Let’s Do The Math: Debunking Joe Biden’s Outrageous Vaccine Claims
US President Joe Biden speaks during his first press briefing in the East Room of the White House in Washington, DC, on March 25, 2021. - Biden said Thursday that the United States will "respond accordingly" if North Korea escalates its missile testing.
JIM WATSON/AFP via Getty Images

After two months, Joe Biden finally gave his first press conference as President of the United States. Before answering questions from a pre-selected list of journalists, Biden lauded his administration’s supposed early successes.

Central to this theme was the role played by the COVID-19 vaccine in fighting the ongoing pandemic.

During his brief speech, Biden made three statements which were, in their own way, evidence of his utter dishonesty and disregard for mathematical reality on the subject of the COVID-19 vaccine. Let’s break down what he said, and why it is both absurd and even statistically egregious.

Biden celebrated hitting his “goal” of 100 million shots in 58 days

First, Biden lauded the apparent success of his administration having achieved his initial goal of administering 100 million doses of the COVID-19 vaccine in 100 days.

“We met that goal last week — by day 58,” Biden said.

The argument seemingly being made by Biden — that beating his goal by 42 days is proof of his leadership abilities — relies on one central premise: the manipulation of data and the ignorance or disinterest of journalists.

When we look at the data, not only is it clear that this goal was easily achievable, but also that the Trump administration provided Biden with all the tools needed to succeed. In terms of sporting metaphors, this was a lay up, not a slam dunk.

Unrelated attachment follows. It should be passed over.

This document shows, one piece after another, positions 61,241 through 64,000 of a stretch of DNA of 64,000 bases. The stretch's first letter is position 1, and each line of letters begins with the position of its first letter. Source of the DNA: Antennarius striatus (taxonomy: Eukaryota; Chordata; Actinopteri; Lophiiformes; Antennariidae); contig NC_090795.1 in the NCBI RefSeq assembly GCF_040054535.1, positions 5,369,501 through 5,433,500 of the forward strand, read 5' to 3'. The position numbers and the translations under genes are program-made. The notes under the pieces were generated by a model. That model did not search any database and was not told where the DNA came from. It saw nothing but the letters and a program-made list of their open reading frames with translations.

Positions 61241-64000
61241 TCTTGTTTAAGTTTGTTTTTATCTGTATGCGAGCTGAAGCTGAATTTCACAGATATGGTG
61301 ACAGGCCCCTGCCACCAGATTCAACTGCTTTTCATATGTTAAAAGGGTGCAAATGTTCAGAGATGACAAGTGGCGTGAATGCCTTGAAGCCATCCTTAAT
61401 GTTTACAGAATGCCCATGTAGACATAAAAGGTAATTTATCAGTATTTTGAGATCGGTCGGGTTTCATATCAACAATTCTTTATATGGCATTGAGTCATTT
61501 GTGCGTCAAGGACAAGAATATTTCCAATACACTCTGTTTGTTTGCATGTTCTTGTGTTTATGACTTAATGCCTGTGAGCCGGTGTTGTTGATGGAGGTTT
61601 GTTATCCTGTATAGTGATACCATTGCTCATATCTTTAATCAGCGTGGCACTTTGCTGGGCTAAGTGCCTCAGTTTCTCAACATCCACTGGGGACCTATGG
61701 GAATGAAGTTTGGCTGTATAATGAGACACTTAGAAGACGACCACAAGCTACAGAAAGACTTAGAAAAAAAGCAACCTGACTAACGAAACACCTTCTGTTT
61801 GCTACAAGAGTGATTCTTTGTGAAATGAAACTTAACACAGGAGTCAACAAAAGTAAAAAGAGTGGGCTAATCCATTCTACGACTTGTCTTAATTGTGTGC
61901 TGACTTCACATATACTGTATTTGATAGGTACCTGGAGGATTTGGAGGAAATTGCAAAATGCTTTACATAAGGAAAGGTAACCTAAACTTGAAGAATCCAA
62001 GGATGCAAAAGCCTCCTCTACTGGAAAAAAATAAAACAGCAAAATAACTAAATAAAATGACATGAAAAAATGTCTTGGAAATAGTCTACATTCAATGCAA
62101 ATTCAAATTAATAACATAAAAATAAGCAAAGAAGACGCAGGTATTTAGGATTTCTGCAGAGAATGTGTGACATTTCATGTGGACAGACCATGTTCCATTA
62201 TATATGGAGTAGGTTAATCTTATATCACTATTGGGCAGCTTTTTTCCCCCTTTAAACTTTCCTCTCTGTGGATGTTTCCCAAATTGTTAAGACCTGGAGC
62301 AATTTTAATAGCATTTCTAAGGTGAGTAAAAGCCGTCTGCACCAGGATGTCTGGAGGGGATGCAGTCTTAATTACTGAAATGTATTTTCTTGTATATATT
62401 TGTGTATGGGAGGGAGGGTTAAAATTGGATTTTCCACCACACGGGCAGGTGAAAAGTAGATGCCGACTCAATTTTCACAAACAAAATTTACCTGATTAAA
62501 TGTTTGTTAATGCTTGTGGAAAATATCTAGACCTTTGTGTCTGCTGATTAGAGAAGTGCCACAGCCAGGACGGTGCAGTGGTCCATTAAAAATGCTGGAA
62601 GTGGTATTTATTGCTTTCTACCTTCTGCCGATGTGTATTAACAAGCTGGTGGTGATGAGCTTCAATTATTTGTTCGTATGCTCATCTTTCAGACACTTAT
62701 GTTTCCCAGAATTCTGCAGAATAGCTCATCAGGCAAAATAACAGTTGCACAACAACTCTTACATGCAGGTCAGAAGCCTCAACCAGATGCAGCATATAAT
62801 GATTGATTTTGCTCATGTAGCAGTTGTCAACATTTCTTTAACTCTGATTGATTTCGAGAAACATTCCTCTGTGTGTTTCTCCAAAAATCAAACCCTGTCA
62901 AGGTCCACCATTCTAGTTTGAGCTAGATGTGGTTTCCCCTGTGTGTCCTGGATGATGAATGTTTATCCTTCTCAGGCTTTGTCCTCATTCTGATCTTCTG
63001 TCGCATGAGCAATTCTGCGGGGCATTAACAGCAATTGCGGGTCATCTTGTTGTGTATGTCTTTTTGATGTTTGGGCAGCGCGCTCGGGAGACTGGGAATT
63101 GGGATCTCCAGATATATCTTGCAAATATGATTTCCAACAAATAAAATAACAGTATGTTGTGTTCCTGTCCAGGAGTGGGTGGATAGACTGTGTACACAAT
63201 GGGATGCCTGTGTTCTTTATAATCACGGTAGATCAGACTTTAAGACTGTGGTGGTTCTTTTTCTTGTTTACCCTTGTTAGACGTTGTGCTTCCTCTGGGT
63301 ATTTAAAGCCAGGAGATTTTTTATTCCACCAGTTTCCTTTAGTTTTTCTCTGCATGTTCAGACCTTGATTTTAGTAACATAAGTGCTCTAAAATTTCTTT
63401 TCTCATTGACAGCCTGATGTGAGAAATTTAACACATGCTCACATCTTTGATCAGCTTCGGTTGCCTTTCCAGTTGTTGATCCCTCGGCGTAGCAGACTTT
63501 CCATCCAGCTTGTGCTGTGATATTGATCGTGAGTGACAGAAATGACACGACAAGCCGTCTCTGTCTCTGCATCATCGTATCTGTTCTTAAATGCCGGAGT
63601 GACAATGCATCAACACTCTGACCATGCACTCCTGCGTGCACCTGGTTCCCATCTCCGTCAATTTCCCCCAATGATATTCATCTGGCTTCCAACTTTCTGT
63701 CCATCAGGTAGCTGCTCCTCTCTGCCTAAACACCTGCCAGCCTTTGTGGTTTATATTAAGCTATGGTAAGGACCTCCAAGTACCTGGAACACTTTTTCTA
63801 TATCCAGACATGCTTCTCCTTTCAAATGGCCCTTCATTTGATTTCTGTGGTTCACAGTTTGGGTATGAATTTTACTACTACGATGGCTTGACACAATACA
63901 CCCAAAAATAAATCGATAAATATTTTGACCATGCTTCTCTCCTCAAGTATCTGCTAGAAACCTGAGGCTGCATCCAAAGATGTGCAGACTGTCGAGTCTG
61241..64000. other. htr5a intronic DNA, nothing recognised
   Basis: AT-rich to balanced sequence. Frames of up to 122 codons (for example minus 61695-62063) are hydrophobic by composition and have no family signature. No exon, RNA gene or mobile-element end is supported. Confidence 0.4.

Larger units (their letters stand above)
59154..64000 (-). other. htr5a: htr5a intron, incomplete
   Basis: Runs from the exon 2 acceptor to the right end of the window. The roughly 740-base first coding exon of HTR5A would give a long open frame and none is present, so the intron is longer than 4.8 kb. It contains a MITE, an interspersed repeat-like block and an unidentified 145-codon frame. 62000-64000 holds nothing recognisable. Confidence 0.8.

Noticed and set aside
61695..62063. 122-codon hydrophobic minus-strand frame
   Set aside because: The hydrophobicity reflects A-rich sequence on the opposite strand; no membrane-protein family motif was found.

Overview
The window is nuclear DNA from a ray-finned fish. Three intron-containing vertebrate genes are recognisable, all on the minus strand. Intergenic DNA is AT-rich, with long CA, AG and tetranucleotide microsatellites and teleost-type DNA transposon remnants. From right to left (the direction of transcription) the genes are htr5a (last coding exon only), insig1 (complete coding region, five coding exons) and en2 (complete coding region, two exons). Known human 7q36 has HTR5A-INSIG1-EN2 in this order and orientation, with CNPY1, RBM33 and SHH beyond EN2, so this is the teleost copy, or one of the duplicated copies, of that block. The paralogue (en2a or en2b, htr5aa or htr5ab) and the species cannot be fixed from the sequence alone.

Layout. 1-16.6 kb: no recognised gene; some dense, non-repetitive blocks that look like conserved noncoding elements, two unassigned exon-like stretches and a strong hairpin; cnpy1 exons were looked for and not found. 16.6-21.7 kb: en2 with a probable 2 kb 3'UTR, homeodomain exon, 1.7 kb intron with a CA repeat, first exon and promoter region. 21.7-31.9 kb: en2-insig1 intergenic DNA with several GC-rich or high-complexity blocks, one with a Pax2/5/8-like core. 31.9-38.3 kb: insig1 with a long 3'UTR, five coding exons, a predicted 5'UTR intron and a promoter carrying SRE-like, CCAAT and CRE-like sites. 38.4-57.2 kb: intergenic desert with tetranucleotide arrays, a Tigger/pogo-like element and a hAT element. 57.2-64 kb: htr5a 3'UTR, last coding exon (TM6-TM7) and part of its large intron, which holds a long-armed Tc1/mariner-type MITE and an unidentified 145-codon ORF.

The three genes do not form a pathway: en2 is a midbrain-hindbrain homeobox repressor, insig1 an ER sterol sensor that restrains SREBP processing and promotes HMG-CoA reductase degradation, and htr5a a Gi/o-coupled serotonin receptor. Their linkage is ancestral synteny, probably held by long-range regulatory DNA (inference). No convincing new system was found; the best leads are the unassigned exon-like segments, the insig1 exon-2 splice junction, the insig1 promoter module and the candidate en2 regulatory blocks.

The first doses of the COVID-19 vaccine were administered — after being miraculously delivered in record time, we should add — on December 14, 2020.

Between December 14 and January 20, 21.7 million doses of the COVID-19 vaccine were administered, according to the CDC. With the initial infrastructure in place, and the vaccine being produced, delivered, and distributed, the heavy lifting had already been performed when Biden entered office.

Given this context, let’s now analyze the math behind Biden’s “100 doses in 100 days” goal. With 100 days remaining on January 20, the number of remaining doses required to hit this goal was just under 78.3 million. That amounts to an average of 783,000 doses administered per day.

On the day Biden entered office, 1,537,748 doses were administered, with a running 7-day average of 996,453 doses per day. Therefore, to achieve the “goal” of hitting 100 doses in 100 days, all the Biden administration needed to do was do nothing, except sit back and watch the result of Trump’s work.

Biden set new “ambitious” goal of 200 million shots in 100 days

Biden then built on this non-success to proclaim that he was doubling his original goal.

“Today, I am making a second goal. By my 100th day in office, we will have administered 200 million shots,” he said.

“I know it’s ambitious, twice our original goal,” he added.

Let’s do the math.

With 21.7 million doses already administered on entering office, this means that the Biden administration would need to oversee the use of 178.3 million doses in 100 days. This amounts to an average of 1.78 million doses per day, assuming a static average rate of immunization.